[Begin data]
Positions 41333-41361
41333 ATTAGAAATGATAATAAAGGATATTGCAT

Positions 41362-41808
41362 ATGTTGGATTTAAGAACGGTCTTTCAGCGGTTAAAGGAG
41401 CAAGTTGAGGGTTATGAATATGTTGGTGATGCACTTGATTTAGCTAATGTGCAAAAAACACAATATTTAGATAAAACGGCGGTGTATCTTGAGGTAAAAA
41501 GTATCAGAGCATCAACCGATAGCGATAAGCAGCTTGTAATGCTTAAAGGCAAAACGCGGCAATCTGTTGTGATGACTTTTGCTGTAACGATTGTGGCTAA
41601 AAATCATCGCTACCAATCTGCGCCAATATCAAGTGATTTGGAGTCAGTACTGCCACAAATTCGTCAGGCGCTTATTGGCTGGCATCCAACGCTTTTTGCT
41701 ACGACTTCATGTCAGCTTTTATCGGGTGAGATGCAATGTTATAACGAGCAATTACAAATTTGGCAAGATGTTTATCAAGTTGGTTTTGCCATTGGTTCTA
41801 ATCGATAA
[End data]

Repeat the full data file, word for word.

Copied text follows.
Positions 41333-41361
41333 ATTAGAAATGATAATAAAGGATATTGCAT

Positions 41362-41808
41362 ATGTTGGATTTAAGAACGGTCTTTCAGCGGTTAAAGGAG
41401 CAAGTTGAGGGTTATGAATATGTTGGTGATGCACTTGATTTAGCTAATGTGCAAAAAACACAATATTTAGATAAAACGGCGGTGTATCTTGAGGTAAAAA
41501 GTATCAGAGCATCAACCGATAGCGATAAGCAGCTTGTAATGCTTAAAGGCAAAACGCGGCAATCTGTTGTGATGACTTTTGCTGTAACGATTGTGGCTAA
41601 AAATCATCGCTACCAATCTGCGCCAATATCAAGTGATTTGGAGTCAGTACTGCCACAAATTCGTCAGGCGCTTATTGGCTGGCATCCAACGCTTTTTGCT
41701 ACGACTTCATGTCAGCTTTTATCGGGTGAGATGCAATGTTATAACGAGCAATTACAAATTTGGCAAGATGTTTATCAAGTTGGTTTTGCCATTGGTTCTA
41801 ATCGATAA